Cultivating Researcher-Policymaker Partnerships: A Randomized Controlled Trial of a Model for Training Public Psychologists

Key to bringing psychological science to bear on public policy is developing scholars’ engagement and rapport with policymakers. Scholars benefit from support navigating the policy arena in ways that strengthen their independent policy engagement. This study presents findings from a randomized controlled trial of the Research-to-Policy Collaboration (RPC) model, which develops and trains a rapid response network of researchers to respond to legislative requests for scientific evidence. Researchers were surveyed on their concerns about how policymakers support or use scientific research, how they engaged with policymakers, and perceived benefits to their research. Researchers randomized to the RPC reported fewer concerns about policymakers’ support and use of research, greater involvement in supporting policymakers’ understanding of problems (i.e., conceptual use), and more responses to external prompts for their involvement. Subgroup analyses examined how experiences differed for those identifying as Black, Indigenous, or Person of Color (BIPOC). At baseline, BIPOCidentifying researchers perceived greater costs of policy engagement and reported less involvement in supporting conceptual or instrumental uses of research than White-identifying researchers. Subsequent to the RPC, BIPOC-identifying researchers in the intervention group were reportedly less concerned about federal support of science, more engaged in supporting conceptual uses of research, and perceived greater benefits of policy engagement for their research than BIPOC-identifying researchers in the control group. These differences were not observed among White-identifying researchers. Findings are discussed in light of disparities experienced by marginalized scholars, the ways in which resources and supports may counteract these challenges, and possible strategies to strengthen public psychology overall.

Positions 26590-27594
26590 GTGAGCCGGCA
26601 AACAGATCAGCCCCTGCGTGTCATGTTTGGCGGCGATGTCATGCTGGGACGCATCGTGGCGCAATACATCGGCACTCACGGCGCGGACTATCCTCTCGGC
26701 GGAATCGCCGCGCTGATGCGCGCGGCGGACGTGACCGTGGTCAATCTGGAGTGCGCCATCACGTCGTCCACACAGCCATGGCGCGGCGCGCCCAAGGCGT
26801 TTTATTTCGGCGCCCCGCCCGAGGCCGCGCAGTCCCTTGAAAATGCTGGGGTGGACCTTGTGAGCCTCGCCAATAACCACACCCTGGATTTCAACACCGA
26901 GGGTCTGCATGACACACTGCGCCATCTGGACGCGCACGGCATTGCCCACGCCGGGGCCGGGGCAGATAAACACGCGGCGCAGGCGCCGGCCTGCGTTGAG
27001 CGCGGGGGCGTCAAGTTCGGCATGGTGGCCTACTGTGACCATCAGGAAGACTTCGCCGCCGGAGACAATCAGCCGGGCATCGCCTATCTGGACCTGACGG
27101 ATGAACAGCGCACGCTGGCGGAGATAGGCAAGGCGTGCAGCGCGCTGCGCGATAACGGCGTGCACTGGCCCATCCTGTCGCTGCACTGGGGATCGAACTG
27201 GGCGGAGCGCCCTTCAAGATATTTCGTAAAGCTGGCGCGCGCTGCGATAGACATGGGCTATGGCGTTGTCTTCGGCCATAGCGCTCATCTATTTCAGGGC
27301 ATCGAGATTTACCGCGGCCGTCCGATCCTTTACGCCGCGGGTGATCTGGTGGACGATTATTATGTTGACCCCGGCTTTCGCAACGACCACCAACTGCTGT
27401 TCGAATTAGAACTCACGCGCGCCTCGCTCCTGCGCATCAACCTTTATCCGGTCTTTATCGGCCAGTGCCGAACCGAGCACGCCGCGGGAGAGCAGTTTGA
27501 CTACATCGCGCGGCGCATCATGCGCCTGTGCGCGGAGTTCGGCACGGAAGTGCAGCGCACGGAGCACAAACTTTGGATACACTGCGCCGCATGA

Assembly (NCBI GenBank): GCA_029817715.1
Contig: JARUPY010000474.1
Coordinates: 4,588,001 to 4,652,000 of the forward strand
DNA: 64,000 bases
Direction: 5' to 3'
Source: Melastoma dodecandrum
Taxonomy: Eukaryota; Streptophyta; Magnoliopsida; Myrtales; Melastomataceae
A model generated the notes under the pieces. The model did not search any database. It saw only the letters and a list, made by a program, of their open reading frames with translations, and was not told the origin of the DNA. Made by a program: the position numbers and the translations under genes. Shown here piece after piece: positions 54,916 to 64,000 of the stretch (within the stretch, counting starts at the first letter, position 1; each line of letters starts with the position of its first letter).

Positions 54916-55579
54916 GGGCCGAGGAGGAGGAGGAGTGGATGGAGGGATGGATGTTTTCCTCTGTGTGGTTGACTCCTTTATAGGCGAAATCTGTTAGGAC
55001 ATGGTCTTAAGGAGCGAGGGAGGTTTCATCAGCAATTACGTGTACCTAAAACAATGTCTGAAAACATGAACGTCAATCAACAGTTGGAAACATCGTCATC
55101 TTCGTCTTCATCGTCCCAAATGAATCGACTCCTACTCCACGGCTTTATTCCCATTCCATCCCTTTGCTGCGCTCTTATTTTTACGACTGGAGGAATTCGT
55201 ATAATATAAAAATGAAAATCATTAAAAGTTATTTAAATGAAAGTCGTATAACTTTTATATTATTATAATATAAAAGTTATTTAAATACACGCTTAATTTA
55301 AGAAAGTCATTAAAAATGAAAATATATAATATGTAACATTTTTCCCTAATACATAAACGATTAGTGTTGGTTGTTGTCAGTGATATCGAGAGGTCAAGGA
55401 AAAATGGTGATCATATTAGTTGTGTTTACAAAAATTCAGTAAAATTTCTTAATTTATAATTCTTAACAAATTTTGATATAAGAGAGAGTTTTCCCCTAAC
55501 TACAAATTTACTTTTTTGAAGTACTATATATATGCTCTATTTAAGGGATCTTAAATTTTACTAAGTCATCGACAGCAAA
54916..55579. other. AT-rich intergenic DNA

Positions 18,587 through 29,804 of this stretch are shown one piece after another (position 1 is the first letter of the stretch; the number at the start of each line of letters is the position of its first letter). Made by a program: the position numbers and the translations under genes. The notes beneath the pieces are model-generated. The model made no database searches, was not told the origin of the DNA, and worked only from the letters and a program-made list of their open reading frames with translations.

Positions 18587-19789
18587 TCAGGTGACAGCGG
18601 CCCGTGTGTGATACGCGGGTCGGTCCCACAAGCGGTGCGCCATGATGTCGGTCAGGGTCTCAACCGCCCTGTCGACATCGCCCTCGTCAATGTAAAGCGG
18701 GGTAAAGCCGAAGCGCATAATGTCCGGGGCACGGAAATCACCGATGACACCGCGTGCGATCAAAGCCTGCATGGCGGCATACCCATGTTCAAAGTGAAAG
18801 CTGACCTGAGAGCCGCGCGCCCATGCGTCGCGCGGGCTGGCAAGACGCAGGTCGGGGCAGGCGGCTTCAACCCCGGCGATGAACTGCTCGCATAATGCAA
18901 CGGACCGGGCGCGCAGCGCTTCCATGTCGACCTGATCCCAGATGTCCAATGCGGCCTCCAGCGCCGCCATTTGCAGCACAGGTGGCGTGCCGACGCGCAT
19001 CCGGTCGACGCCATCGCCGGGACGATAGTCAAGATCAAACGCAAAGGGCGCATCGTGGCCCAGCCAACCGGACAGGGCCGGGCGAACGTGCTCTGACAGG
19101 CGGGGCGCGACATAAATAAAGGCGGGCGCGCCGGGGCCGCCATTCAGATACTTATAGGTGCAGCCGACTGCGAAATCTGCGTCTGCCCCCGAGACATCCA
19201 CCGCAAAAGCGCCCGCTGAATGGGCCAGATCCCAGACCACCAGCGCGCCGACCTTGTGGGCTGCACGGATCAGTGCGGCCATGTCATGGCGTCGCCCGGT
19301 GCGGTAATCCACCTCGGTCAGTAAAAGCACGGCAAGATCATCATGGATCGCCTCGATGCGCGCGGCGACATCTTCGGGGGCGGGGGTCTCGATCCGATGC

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Work Title Cultivating Researcher-Policymaker Partnerships: A Randomized Controlled Trial of a Model for Training Public Psychologists
Open Access
  1. D. Max Crowley
  2. J. Taylor Scott
  3. Elizabeth C. Long
  4. Lawrie Green
  5. Cagla Giray
  6. Brittany Gay
  7. Azaliah Israel
  8. Rachel Storace
  9. Mary McCauley
  10. Michael Donovan
  1. Public policy
  2. Scholarly impact
  3. Translational science
  4. Public service
  5. Use of research evidence
License In Copyright (Rights Reserved)
Work Type Article
  1. American Psychologist
Publication Date November 1, 2021
Publisher Identifier (DOI)
Deposited August 22, 2022




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Work History

Version 1

  • Created
  • Added Crowley2021_AP_Public_Psych_Policymaker.docx
  • Added Creator D. Max Crowley
  • Added Creator J. Taylor Scott
  • Added Creator Elizabeth C. Long
  • Added Creator Lawrie Green
  • Added Creator Cagla Giray
  • Added Creator Brittany Gay
  • Added Creator Azaliah Israel
  • Added Creator Rachel Storace
  • Added Creator Mary McCauley
  • Added Creator Michael Donovan
  • Published
  • Updated Keyword Show Changes
    • Public policy, Scholarly impact, Translational science, Public service, Use of research evidence